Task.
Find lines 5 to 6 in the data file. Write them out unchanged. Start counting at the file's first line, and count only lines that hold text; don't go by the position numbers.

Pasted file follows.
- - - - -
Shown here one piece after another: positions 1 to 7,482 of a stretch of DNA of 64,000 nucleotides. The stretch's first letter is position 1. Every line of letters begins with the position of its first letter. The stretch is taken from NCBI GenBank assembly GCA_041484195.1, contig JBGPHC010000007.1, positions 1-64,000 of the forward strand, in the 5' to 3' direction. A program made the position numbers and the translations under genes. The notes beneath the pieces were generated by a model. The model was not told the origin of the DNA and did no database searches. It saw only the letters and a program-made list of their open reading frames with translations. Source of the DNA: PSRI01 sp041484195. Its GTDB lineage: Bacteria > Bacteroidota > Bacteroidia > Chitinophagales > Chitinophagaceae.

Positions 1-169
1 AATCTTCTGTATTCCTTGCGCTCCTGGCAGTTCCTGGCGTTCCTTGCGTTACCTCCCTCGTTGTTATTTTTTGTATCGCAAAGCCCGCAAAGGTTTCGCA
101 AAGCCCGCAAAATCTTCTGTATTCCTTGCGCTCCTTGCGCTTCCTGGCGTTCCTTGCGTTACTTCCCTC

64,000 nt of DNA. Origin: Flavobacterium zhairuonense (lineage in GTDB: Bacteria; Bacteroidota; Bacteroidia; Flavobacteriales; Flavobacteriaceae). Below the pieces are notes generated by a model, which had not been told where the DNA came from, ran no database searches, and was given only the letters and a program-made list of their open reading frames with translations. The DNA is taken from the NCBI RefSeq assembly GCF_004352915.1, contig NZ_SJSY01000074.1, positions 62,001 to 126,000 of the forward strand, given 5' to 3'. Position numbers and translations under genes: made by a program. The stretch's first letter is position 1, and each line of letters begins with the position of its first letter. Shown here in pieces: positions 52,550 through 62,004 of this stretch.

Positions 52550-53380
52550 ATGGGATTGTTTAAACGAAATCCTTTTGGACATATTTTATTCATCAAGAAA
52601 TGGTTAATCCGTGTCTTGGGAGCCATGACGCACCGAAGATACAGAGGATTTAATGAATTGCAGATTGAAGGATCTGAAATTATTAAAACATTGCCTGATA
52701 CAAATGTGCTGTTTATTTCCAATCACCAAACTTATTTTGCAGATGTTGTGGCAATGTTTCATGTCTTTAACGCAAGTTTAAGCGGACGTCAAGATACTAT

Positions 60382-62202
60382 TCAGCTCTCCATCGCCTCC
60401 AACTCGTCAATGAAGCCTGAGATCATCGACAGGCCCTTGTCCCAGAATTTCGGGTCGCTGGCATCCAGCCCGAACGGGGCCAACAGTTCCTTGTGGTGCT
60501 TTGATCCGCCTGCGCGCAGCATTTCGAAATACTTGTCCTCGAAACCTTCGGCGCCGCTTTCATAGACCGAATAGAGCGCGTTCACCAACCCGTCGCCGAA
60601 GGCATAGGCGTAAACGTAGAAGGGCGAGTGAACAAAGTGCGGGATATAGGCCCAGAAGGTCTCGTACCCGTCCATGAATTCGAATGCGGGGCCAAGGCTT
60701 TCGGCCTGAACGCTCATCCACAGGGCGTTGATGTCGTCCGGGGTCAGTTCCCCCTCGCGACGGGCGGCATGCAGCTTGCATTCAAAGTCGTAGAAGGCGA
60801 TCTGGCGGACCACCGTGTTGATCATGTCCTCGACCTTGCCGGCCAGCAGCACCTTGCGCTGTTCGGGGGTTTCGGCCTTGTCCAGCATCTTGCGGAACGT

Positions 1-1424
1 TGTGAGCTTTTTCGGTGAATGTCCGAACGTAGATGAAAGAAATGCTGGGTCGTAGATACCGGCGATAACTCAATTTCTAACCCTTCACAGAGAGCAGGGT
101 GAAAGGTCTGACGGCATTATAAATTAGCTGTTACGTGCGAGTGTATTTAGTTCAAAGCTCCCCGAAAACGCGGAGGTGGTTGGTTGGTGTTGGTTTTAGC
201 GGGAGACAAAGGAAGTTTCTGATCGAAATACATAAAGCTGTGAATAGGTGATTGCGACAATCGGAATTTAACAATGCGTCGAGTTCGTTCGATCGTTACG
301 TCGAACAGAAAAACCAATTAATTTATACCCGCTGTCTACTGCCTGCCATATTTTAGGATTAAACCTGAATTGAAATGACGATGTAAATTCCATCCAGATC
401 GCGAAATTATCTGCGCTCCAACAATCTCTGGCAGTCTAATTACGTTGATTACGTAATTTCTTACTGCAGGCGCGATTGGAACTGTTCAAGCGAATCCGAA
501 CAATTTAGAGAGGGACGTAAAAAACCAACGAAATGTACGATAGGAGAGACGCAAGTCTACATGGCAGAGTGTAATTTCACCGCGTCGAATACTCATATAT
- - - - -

64,000 nt of DNA. Origin: Flavobacterium zhairuonense (lineage in GTDB: Bacteria; Bacteroidota; Bacteroidia; Flavobacteriales; Flavobacteriaceae). Below the pieces are notes generated by a model, which had not been told where the DNA came from, ran no database searches, and was given only the letters and a program-made list of their open reading frames with translations. The DNA is taken from the NCBI RefSeq assembly GCF_004352915.1, contig NZ_SJSY01000074.1, positions 62,001 to 126,000 of the forward strand, given 5' to 3'. Position numbers and translations under genes: made by a program. The stretch's first letter is position 1, and each line of letters begins with the position of its first letter. Shown here in pieces: positions 52,550 through 62,004 of this stretch.

Positions 52550-53380